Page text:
The project report describes the operation of pilot-scale air pollution control devices to gather data on air pollution efficiency versus several different operating parameters on various waste-as-fuel combustio processes. It also includes a test of a full scale fabric filter use...

  6. Development of Motivation Assessment Techniques for Air Force Officer Training and Education Programs: Motivation for Pilot Training.

    ERIC Educational Resources Information Center

    Taylor, Calvin W.; And Others

    The study was an investigation into the relevance of motivational factors operating in various Air Force training programs, especially Air Training Command's Undergraduate Pilot Training Program. The research project, as a whole, was directed toward understanding motivational factors as they distinguish those who drop out of training from those…

  7. 14 CFR Appendix A to Part 129 - Application for Operations Specifications by Foreign Air Carriers

    Code of Federal Regulations, 2010 CFR

    2010-01-01

    .... Negotiations for permission to use airports under U.S. military jurisdiction is effected through the respective... held by each flight crewmember. B. State whether or not pilot personnel have received training in the... operations within the United States. D. State whether pilot personnel are able to speak and understand...

  8. A piloted simulation investigation of yaw dynamics requirements for turreted gun use in low-level helicopter air combat

    NASA Technical Reports Server (NTRS)

    Decker, William A.; Morris, Patrick M.; Williams, Jeffrey N.

    1988-01-01

    A piloted, fixed-base simulation study was conducted to investigate the handling qualities requirements for helicopter air-to-air combat using turreted guns in the near-terrain environment. The study used a version of the helicopter air combat system developed at NASA Ames Research Center for one-on-one air combat. The study focused on the potential trade-off between gun angular movement capability and required yaw axis response. Experimental variables included yaw axis response frequency and damping and the size of the gun-movement envelope. A helmet position and sighting system was used for pilot control of gun aim. Approximately 340 simulated air combat engagements were evaluated by pilots from the Army and industry. Results from the experiment indicate that a highly-damped, high frequency yaw response was desired for Level I handling qualities. Pilot preference for those characteristics became more pronounced as gun turret movement was restricted; however, a stable, slow-reacting platform could be used with a large turret envelope. Most pilots preferred to engage with the opponent near the own-ship centerline. Turret elevation restriction affected the engagement more than azimuth restrictions.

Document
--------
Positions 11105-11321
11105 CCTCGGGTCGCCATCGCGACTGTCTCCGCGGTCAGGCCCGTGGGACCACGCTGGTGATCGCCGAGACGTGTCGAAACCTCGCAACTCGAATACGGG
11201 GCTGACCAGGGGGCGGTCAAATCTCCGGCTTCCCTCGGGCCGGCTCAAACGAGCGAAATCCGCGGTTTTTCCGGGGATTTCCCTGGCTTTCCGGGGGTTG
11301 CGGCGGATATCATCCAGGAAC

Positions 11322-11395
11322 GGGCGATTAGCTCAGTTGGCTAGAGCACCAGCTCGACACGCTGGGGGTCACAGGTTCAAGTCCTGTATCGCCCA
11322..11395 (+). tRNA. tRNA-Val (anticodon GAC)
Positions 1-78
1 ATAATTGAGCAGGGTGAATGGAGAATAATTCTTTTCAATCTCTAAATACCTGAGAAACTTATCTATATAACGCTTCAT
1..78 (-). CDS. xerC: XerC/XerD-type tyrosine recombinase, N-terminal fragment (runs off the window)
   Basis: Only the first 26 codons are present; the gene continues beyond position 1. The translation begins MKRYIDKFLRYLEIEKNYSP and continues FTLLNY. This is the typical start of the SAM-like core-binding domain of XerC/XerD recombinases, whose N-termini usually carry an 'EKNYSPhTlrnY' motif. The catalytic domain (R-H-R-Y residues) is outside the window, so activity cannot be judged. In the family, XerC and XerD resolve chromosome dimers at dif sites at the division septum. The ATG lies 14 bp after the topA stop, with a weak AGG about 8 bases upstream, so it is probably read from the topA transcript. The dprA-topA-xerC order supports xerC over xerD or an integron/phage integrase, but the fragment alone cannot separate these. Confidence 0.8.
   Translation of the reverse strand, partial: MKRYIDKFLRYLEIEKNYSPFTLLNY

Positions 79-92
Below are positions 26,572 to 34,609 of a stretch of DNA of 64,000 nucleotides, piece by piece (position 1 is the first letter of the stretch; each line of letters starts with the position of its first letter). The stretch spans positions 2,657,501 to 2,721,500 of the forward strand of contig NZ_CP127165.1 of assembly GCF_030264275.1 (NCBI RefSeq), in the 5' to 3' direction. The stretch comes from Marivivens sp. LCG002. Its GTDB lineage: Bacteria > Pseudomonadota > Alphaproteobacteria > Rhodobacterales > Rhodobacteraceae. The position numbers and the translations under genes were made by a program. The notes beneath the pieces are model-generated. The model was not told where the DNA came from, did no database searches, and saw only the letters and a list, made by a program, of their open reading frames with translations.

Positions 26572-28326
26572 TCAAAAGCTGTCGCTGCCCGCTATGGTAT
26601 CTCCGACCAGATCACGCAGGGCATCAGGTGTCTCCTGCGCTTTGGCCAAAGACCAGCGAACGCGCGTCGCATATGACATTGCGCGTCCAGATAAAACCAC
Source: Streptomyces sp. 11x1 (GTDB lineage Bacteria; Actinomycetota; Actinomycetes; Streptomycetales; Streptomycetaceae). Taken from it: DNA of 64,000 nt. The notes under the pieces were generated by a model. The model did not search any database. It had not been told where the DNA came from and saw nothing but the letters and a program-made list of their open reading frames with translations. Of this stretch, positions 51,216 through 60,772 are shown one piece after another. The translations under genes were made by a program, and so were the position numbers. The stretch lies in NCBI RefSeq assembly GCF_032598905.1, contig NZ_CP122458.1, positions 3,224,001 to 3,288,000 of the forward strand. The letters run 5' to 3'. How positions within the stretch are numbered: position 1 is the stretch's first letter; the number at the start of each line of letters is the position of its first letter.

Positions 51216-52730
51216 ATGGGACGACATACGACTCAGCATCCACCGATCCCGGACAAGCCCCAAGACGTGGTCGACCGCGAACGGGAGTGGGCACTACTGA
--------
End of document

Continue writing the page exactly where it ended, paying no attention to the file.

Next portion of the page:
9. An evaluation of air effluent and workplace radioactivity monitoring at the Waste Isolation Pilot Plant

    SciTech Connect

    Bartlett, W.T. Environmental Evaluation Group, Albuquerque, NM )

    1993-02-01

    Improvements are needed in the Waste Isolation Pilot Plant (WIPP) air effluent and workplace radioactivity monitoring prior to receipt of radioactive wastes. This report provides a detailed review Zf radioactivity air monitoring regulatory requirements and related facility design requirements. Air monitoring data, supplied by the Westinghouse Isolation Division, are analyzed. The WIPP Final Safety Analysis Report (FSAR) requires that the WIPP radiological facilities always have multiple confinement barriers to prevent the accidental release of radioactive material to the environment. The Waste Handling Building has standard confinement barriers that satisfy the regulatory requirements, but the underground confinement barriers.include a more complex system for filtering air in the event of-an accidental release. A continuous air monitor (CAM) is an integral part of the underground confinement barrier strategy. For the last four years'' the reliability and sensitivity of the CAMs have been the subject of numerous reports and meetings which are summarized in this report. Data supplied to the Environmental Evaluation Group (EEG) show that the Station A CAM, which monitors the underground.exhaust, does not satisfy the requirements of the FSAR. The CAM system is not fail-safe, and operations appear to be affected by high levels of salt aerosol and poor detector performance. Additional test information is needed to establish the limits of CAM performance. Findings and recommendations are also provided on alternative monitoring methods, procedures and calculations.